What Causes Glaucoma?
A clear liquid called aqueous humor flows through the eye nourishing the lens, iris, and cornea. When the delicate mesh that forms the drainage system becomes restricted or completely blocked, the liquid continues to flow into the eye and pressure builds up.
It is this build-up of pressure which causes Glaucoma
In a normal eye there is a constant flow of fluid (aqueous humor)
from the inner chamber to the outer chamber.
This fluid is free to drain out of the eye, through the drainage channels
(Canal of Schlemm) at the outer edge of the iris, and return to the veins.
With Glaucoma, the drainage channels are restricted or blocked.
Recognizing the Symptoms
The most common form of Glaucoma, Open Angle, starts gradually and gives no warning symptoms, until a very late stage, when much irreversible damage has been done to the field of vision.
Without treatment it can progress to complete blindness.
A much less common form of Glaucoma, Acute Closed Angle, starts with severe pain in the eye, headache, blurring of vision, halos around sources of light, and darkening at the outer edges of your sight (Peripheral Vision).
This needs immediate treatment.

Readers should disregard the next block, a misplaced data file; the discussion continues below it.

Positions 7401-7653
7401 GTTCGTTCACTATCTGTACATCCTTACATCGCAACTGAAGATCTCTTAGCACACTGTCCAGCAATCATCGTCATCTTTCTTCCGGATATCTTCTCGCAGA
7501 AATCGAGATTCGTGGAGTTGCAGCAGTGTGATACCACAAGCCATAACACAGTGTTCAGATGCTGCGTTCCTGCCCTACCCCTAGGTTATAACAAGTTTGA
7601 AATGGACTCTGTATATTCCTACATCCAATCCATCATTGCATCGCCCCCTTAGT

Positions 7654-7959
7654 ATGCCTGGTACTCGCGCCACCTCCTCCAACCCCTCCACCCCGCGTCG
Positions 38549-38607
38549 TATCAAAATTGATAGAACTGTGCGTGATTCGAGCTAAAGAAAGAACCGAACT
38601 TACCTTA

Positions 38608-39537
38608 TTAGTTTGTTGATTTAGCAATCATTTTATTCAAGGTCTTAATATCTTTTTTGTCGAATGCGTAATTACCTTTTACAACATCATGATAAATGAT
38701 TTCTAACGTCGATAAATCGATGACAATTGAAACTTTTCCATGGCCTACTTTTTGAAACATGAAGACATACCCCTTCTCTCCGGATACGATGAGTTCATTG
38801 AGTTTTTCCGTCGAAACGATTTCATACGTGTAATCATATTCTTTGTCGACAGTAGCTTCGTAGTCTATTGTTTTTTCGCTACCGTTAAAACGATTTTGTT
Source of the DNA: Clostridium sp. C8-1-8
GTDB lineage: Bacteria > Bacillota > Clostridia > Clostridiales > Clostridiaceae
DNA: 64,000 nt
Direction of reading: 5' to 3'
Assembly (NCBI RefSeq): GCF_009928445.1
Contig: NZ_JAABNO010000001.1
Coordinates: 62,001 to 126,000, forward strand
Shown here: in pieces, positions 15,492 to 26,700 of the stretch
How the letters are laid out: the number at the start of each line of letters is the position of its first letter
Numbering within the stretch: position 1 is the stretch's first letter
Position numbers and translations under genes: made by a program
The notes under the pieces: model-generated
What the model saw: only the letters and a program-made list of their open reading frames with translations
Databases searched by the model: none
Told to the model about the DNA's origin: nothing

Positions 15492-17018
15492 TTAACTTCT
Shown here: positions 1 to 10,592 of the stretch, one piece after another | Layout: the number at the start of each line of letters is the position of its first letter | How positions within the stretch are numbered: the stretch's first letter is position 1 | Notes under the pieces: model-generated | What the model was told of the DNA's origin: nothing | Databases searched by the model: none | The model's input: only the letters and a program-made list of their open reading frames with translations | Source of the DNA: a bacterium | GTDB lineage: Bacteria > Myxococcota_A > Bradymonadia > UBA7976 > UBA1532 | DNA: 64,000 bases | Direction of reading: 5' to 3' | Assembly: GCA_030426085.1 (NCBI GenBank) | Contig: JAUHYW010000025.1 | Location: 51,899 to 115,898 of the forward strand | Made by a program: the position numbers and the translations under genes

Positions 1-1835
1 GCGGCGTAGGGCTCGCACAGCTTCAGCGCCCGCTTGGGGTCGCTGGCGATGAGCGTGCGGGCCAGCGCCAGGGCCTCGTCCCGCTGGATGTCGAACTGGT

Where pressure is normal within the eye, vision is clear right to the edges of the field of view.
Increased pressure may lead to darkening at the edges of the field of view (tunnel vision).
How is glaucoma treated?
As a rule, damage caused by glaucoma cannot be reversed. Eyedrops, laser surgery, and surgery in the operating room are used to help prevent further damage, in some cases, oral medications may also be prescribed. With any type of glaucoma, periodic examinations are very important to prevent vision loss. Because glaucoma can progress without your knowledge, adjustments to your treatment may be necessary from time to time.
Who is at risk for glaucoma?
Your ophthalmologist considers many kinds of information to determine your risk for developing the disease.The most important risk factors include:
elevated eye pressure;
family history of glaucoma;
African or Spanish ancestry;
farsightedness or nearsightedness;
past eye injuries;
thinner central corneal thickness;
systemic health problems, including diabetes, migraine headaches, and poor circulation. Your ophthalmologist will weigh all of these factors before deciding whether you need treatment for glaucoma, or whether you should be monitored closely as a glaucoma suspect. This means your risk of developing glaucoma is higher than normal, and you need to have regular examinations to detect the early signs of damage to the optic nerve.